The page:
The leafy Canberra suburb of Curtin is the No.1 hotspot in Australia for NETTELS - the Not Enough Time to Enjoy Lifes, according to demographer Bernard Salt.
They are the cash-rich, time-poor power couples, aged 35 to 45, with kids, both working full-time and with six-figure salaries - but not enough time to enjoy them.
"You can tell you're a NETTEL household because after dinner you both get out your iPhone and coordinate the next day's activities," Mr Salt said.
"And if you email your schedules to your nanny, then you're an uber-NETTEL."
Mr Salt, a partner with KPMG, is the master of the acronym - summing up different kinds of people in Australian society with a pithy, nails-it-on-the-head description.
"You can't be in the business of demographics and not have the cool acronyms," he said in a lunchtime address today to the ACT branch of the Property Council of Australia.
His more recent efforts have included PUMCINs - Professional Urban Middle Class in Nice Suburbs.
"I suspect everyone here is a bit of a PUMCIN," he said to some of Canberra's movers and shakers in the property world during the address at the Hotel Realm.
"You can tell PUMCIN men on the weekend - they wear polo shirts, chinos and boat shoes.
"And you tell a PUMCIN household because there's goat's cheese in the fridge. I have this theory that households who eat goat's cheese do not eat McDonalds - they are mutually repellent."
Salt maintains cities can be divided not only along ethnic but tribal lines.
"I think just outside the CBD, maybe two to three kilometres from Canberra or five to six kilometres from the centre of Sydney and Melbourne, there is such a thing as the goat's cheese curtain. You're either inside or outside the goat's cheese curtain," he said.
And as for those NETTELs? They are right at home south of Lake Burley Griffin.
Mr Salt said the highest concentration of NETTELs in Australia were in Curtin and then Forrest.
"Basically these are places close to the CBD, close to the Parliamentary Triangle, with people gearing their lives around their work," he said,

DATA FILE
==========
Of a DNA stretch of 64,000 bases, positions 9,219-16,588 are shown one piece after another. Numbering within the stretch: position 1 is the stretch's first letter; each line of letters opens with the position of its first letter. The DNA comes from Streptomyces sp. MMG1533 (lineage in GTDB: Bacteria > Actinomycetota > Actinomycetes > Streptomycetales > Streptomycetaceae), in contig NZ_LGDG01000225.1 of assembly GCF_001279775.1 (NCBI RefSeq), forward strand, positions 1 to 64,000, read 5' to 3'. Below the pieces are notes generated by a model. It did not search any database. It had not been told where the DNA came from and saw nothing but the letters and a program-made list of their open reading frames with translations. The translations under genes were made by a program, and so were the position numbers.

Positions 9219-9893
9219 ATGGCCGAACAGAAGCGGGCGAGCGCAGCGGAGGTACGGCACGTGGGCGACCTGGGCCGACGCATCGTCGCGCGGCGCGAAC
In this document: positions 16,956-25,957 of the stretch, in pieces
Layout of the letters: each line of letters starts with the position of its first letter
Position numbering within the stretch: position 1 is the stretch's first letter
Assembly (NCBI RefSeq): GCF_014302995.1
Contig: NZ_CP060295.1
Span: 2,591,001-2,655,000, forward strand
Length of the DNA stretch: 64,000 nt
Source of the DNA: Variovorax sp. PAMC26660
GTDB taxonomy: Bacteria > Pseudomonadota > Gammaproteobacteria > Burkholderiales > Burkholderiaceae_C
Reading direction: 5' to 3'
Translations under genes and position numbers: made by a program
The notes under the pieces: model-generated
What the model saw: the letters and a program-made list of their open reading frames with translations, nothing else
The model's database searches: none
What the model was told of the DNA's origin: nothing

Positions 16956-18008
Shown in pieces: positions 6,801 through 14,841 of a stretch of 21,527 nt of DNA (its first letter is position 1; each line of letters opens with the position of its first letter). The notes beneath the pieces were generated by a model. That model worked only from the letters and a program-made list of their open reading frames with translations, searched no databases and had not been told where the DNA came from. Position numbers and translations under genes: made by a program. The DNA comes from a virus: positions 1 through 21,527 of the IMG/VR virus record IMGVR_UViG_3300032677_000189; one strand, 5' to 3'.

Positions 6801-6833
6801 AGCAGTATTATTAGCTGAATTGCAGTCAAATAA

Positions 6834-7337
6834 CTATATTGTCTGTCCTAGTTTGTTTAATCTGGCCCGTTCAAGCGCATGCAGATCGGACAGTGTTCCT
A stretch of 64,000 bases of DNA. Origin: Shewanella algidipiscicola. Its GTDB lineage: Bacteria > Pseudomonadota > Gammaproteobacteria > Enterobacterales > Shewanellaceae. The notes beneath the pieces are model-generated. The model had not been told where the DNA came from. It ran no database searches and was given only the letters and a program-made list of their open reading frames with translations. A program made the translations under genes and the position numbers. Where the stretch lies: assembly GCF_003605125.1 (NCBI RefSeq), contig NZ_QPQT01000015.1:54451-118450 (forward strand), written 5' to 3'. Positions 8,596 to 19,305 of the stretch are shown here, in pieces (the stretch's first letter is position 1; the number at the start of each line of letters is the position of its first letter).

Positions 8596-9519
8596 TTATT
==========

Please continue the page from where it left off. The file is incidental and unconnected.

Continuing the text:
"I think the reason Canberra is the hotspot rather than Sydney or Melbourne is that in Sydney or Melbourne the male is more like to be a full-time worker and the woman is more likely to be a part-time worker.
"In Canberra, you're more likely to have two parents working full-time, fairly senior in government departments and both working flat out with not enough time to enjoy life."
The equivalent suburb in Melbourne was Albert Park and in Sydney, Paddington.
And there were other tribes to keep an eye on.
Reflecting the trend for 20-something children to stay longer in the family home, Mr Salt has come up with KIPPERS - Kids in Pockets Eroding Retirement Savings.
And perhaps a nod to the cashed-up bogan, Mr Salt said his personal favourite acronym was the not statistically-proven-but-still fun LOMBARD - Lots of Money But a Real Dickhead.
"You don't find that in the Census," he said.
While Mr Salt got the laughs with his acronyms, he also had a serious message about the future of Canberra for its development sector.
He said the Chinese and Indian populations were the fastest-growing tribes in Canberra, the real challenge in the future would be providing affordable housing for the "entitled" Generation Y as they moved out of their parents' house and there was a question over the sector continuing to build separate houses on separate blocks when couples and singles were the fastest-growing households.